Morton Homestead (36De5) was home to Morton Mortenson who remained in the area after the Dutch defeated Sweden in 1655. The reconstruction of this structure in 1938 coincided with the 300th Anniversary, but historians have questioned the accuracy of the reconstruction. The tight fitting log construction of Swedish homes described in 1679 by Jasper Danckaerts, a member of the Labadist religious sect exploring the area for a new settlement, is the best account available. Dackaerts describes a log house as follows ..." being nothing else than entire trees, split though the middle, or squared out of the rough, and placed in the form of a square, upon each other, as high as they wish to have the house; the ends of these timbers are let into each other, about a foot from the ends, half of one into half of the other. The whole structure is thus made, without a nail or a spike.” This tight construction led to a warm, secure structure. Inaccuracies of the reconstruction of Morton Homestead aside, the earliest foundation to the heritage of Delaware County can be directly attributed to the influence of Swedes, Finns and Dutch settlers in the 1600’s.
Researchers continue to examine historical documents and the archaeological record to better understand the colonization of New Sweden and attempts by Sweden for expansion. Additional research in the future may reveal more about these early colonists and their impact on colonization in Pennsylvania.
Reenactors at Brandywine Battlefield
Moving forward about a little over a hundred years we travel to Brandywine Battlefield (36De84), the site of a battle between American and British troops on September 11, 1777. British forces commanded by General William Howe, with General Charles Cornwallis, led approximately 8,500 troops to the scene to launch a surprise attack on General George Washington’s troops. Hessian troops estimated at just over 7,000 marched across and up Brandywine Creek while Howe marched to the north attacking near present day Longwood Gardens. Washington had positioned troops on the Brandywine to defend Philadelphia. When the American troops, almost 15,000 men, were attacked on both sides by British forces, the troops were defeated and casualties numbered more than 1,000 men for Washington’s troops and slightly less for the British. British troops marched into Philadelphia on September 23, 1777.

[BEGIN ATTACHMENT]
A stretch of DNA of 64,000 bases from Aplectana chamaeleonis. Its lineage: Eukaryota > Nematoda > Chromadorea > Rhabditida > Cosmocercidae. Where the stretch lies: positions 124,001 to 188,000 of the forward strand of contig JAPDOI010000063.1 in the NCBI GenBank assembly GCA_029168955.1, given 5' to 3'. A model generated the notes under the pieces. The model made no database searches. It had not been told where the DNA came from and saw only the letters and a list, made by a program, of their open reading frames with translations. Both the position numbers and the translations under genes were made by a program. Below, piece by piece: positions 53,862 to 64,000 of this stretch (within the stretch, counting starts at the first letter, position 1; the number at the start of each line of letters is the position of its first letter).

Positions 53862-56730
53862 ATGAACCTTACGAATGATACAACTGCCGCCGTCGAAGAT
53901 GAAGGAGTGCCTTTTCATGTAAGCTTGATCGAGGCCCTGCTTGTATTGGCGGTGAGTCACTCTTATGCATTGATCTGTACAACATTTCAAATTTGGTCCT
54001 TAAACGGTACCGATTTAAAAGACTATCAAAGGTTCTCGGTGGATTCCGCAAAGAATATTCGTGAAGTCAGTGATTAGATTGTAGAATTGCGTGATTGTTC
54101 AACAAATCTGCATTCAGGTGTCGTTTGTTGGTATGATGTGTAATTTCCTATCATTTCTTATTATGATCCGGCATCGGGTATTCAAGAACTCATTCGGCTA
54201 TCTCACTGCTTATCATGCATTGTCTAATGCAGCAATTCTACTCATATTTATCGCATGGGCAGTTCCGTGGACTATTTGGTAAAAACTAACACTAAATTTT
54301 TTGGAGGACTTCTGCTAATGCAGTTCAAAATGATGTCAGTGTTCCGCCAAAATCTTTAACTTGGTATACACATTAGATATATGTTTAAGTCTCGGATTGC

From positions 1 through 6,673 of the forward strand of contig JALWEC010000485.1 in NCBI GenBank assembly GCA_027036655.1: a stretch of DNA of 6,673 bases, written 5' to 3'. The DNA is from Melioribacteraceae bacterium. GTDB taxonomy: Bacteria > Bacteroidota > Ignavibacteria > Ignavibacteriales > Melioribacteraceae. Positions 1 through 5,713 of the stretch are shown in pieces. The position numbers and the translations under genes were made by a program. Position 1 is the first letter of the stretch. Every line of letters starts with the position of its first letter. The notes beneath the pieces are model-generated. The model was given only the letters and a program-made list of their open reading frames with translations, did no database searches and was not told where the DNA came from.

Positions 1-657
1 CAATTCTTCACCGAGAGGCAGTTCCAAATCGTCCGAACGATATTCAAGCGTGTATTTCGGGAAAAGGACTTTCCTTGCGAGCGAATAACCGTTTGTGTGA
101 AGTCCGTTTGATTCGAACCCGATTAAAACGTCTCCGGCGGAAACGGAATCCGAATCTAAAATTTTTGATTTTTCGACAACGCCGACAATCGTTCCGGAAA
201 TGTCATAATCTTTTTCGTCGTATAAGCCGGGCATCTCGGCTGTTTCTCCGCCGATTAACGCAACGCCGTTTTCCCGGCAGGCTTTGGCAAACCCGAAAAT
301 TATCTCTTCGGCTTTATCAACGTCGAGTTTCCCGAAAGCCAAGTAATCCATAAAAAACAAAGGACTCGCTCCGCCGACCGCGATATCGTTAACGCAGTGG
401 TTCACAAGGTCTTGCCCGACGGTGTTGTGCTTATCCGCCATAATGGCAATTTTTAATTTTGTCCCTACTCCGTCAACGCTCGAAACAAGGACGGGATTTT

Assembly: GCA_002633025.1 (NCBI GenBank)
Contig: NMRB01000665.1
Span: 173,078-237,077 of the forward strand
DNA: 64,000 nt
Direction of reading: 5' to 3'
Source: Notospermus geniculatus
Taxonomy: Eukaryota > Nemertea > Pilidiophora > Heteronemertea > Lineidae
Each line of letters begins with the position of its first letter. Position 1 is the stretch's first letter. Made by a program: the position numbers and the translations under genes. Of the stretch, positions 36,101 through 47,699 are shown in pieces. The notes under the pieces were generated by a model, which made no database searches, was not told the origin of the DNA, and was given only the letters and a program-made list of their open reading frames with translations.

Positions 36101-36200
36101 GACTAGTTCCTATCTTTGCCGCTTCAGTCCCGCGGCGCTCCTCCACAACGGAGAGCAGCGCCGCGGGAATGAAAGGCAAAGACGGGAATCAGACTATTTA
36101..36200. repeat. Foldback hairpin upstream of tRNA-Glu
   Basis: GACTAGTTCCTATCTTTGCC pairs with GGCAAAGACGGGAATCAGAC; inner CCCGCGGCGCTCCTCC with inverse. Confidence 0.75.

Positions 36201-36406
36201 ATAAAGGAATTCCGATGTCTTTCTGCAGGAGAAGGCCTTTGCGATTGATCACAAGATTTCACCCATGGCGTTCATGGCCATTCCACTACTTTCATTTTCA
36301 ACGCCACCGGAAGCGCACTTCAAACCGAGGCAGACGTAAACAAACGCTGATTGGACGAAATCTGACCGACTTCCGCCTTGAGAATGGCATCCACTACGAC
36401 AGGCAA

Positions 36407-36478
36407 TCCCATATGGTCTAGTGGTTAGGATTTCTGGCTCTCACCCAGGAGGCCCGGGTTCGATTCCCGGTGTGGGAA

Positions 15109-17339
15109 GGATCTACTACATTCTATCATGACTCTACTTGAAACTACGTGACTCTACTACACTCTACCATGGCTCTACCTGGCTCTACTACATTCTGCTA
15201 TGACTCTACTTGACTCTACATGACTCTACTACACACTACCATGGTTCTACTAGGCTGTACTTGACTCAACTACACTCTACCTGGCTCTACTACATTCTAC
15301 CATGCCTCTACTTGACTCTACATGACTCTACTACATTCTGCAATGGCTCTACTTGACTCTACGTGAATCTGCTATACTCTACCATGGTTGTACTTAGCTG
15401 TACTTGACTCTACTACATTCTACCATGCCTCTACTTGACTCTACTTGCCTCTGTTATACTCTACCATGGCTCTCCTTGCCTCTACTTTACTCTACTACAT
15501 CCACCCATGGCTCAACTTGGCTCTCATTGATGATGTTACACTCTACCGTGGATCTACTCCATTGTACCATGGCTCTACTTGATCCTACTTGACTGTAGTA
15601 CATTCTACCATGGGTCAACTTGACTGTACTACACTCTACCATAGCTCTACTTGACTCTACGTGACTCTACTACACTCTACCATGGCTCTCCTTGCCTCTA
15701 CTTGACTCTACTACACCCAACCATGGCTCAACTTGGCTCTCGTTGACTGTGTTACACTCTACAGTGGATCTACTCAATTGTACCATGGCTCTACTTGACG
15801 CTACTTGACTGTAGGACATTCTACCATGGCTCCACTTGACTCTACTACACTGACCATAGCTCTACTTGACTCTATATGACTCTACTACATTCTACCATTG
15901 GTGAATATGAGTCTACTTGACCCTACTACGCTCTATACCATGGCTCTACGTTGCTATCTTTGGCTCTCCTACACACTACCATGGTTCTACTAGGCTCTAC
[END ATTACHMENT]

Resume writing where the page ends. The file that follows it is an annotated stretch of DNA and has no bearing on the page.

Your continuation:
Excavations conducted at Brandywine Battlefield have produced little archaeological evidence of the battle. The Gideon Gilpin House located on the grounds of Brandywine Battlefield served as General Lafayettes headquarters after the battle. Gilpin was a Quaker farmer whose home and farm were damaged during the battle. This home has been carefully restored combining historical archaeology, document research, dendrochronology (tree ring dating) and architectural analysis and can be visited on the grounds of Brandywine Battlefield Park.
We hope you have enjoyed this journey to the past of Delaware County and you will continue to follow us as we travel across the state through our archaeological past. Please help us preserve these important resources by reporting and recording your archaeological finds while we all Preserve our Past for the Future. (link to GIS web site)
Becker, Marshall J.
1979. The Printzhof: Identification of the seventeenth century residence of Swedish Colonial Governor, Johan Printz. Manuscript on file at The State Museum of Pennsylvania.
Becker, Marshall J.
1987. A Report on the 1986 Excavations at the Printzhof Site (36De3): Operation 13. Manuscript on file at The State Museum of Pennsylvania.
Kelpp, Susan E.
2002. “Encounter and Experiment.” Pennsylvania: A History of the Commonwealth. Edited by Randall M. Miller and William Pencak. University Park, Pennsylvania, Penn State Press.
Furlow, David A. and Craig Lukezic
2011. Paper presented at New Netherland Institute's South River Conference in Newark, Delaware, September 2011.
For more information, visit PAarchaeology.state.pa.us or the Hall of Anthropology and Archaeology at The State Museum of Pennsylvania .